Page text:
|Event on Saturday to get DRM out of the Boston Public Library
||[Feb. 7th, 2008|11:04 am]
The Boston Community
DefectiveByDesign.org has announced an action against libraries that support DRM on their collections. Boston locals can join them this Saturday from 1pm to 3pm at the Boston Public Library's main branch, and non-locals are encouraged to stage an action against their own library if it's using DRM.
Read story at Digg
(I'll be there.)
DRM != rootkits
by which i mean, many things have DRM, that require nothing particularly heinous to use. some of them just work out of the box without you even knowing it but illegally copy that software, and you'll know (stops working; some of it might even call home and report you). legal holder of the key? generally not a worry. in the FUTURE you can even keep your old speshul PC around as a virtual machine forevers.
ebook? audio books? sure, you're going to need the special program for that, or a license product (mp3 player for instance). the fact they CAN mess with you, and by and large the majority don't, is just FUD (fear uncertainty doubt). think about all the software on your modern home computer. any single piece of that could mess with you. any of it. the fact that most software is harmless is a good thing.
here's a pretty common one that nearly everyone can relate to right now, noe of this fuzzy "ebook" stuff that people are going on about. downloaded a document in PDF? well, those can be locked. DRM built in. it's had that forever. it's also a pretty dead end format. it's hard to convert out of (there are SOME tools, but they work not so well). adobe 0wns PDF format, and they own the software that works best at displaying it. at any time, they could put code into their viewers to mess with you. that's not to their benefit and it would be dumb. there are other viewers out there, and they work reasonably well (if not perfectly), but if you want the latest feature set, or your docs are encrypted, you might not be able to play unless you go adobe. i don't see people complaining about adobe, PDF, and DRM much. well, ever.
it's pretty sad that sony, most notably, did what they did. my understanding is that their cds played just fine on a normal cd player, and on linux and macos even? nothing wrong with the music. sony installed a nice little music management copy protection software onto PCs - one could argue it's DRM, but what they really did was install trojan/virus onto your system and to me, that's a horse of an entirely different color. to repeat: they didn't mess with the data, they messed with your computer. that's hacker/cracker stuff. that's bad. sony music corp bad. very bad. music good. they're getting slapped around a lot for that. me? i won't buy any sony music. nor much of their product line anymore either. sony claims it's "not their fault" and an over zealous third party did it. oops. too late.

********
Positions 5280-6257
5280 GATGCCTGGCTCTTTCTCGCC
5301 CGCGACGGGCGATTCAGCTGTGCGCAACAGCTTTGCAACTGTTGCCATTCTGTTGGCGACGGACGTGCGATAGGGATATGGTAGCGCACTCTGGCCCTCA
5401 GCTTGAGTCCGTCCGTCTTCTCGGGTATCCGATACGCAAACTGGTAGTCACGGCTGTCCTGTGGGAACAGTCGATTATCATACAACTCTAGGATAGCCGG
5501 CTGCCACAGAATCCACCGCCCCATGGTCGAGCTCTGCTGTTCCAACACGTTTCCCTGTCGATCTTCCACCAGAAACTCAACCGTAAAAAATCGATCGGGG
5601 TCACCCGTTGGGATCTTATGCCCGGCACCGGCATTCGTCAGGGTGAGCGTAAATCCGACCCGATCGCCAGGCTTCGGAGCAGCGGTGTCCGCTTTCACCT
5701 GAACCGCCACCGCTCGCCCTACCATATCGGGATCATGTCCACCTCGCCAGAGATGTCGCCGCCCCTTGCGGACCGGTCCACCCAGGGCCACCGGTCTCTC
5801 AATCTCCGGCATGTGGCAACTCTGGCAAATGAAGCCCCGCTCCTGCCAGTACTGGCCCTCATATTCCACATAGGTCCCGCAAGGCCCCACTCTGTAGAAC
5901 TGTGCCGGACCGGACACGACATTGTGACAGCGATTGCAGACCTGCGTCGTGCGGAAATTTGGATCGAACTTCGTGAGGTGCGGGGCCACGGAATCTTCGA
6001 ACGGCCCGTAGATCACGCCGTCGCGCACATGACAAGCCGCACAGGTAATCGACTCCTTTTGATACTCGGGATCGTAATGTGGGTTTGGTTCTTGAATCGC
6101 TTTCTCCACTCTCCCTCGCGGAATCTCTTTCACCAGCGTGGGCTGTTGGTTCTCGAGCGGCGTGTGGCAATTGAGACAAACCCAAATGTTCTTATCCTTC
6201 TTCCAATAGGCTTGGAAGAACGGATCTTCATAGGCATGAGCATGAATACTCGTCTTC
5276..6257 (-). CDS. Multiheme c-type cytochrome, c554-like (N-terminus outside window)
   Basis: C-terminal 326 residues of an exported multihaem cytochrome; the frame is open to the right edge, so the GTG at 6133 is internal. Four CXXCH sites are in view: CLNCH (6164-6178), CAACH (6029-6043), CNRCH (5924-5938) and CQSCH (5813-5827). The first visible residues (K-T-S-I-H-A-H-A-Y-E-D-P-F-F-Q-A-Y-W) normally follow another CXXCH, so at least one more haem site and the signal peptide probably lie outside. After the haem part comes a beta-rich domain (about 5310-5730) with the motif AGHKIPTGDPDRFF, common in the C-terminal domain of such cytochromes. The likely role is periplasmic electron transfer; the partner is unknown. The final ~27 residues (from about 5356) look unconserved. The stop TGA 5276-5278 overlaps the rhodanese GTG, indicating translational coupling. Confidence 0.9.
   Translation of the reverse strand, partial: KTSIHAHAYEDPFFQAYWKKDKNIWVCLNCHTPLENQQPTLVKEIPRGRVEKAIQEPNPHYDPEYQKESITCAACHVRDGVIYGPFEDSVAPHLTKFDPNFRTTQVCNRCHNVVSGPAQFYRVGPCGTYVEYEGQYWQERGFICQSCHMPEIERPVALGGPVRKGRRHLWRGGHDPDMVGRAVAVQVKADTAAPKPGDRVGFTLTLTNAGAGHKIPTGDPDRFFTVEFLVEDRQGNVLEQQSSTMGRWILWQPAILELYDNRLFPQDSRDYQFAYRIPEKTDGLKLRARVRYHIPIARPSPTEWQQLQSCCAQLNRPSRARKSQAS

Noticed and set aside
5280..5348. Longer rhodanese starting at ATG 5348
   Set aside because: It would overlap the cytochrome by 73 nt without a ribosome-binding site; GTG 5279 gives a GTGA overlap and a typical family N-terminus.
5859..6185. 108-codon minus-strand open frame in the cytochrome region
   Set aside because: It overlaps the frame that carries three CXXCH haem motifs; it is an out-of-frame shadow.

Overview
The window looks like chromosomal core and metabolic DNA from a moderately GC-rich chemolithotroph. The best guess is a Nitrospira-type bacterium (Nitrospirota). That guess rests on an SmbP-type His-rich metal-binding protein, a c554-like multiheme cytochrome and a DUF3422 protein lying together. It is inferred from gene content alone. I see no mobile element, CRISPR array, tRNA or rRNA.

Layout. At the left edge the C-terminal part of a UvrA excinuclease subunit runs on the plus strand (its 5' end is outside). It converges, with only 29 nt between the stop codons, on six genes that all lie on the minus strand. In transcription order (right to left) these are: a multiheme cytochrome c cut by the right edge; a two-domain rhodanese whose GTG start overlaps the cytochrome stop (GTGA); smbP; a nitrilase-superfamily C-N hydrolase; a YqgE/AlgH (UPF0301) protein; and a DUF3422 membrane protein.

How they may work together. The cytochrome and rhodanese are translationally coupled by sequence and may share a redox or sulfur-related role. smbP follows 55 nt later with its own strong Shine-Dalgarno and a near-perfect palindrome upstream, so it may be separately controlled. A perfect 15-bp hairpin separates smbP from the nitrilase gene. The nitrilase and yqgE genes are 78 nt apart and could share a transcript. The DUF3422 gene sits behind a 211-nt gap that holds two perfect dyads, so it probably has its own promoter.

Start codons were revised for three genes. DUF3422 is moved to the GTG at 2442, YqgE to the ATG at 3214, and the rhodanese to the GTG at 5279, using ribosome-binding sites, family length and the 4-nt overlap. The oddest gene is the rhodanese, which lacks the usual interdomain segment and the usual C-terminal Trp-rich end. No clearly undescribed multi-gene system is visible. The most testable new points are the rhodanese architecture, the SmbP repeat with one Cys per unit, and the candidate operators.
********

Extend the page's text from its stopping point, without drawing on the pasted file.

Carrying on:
oddly enough, there's no region locking on their PSP games. just goes to show that one division of a company isn't the same as the rest. i'd guess sony computer is pretty different than sony music.
so remember, DRM is potentially good when used properly. DRM != rootkitting your pc. software of any kind can be used for good or evil. DRM is a technique, not necessarily an invasive software rootkit.
The stuff I like best is just the stuff that stops the copying. No narcing, no rootkits, nothing like that, just "Hey! You can't just copy this! Stop being an asshole!"
people think they have it rought now? heh.
back in the day, SOME copy protection software actually would erase (or attempt to) your drives, and play horrible sounds, and flash nasty messages about being a pirate; good stuff ;)
problem is, sometimes it would trigger even on legal installs. bugs. if you're going to erase someone's drives, at least be sure ;)
remember that hack that was going around that would erase your .mp3s? yah, that was funny :>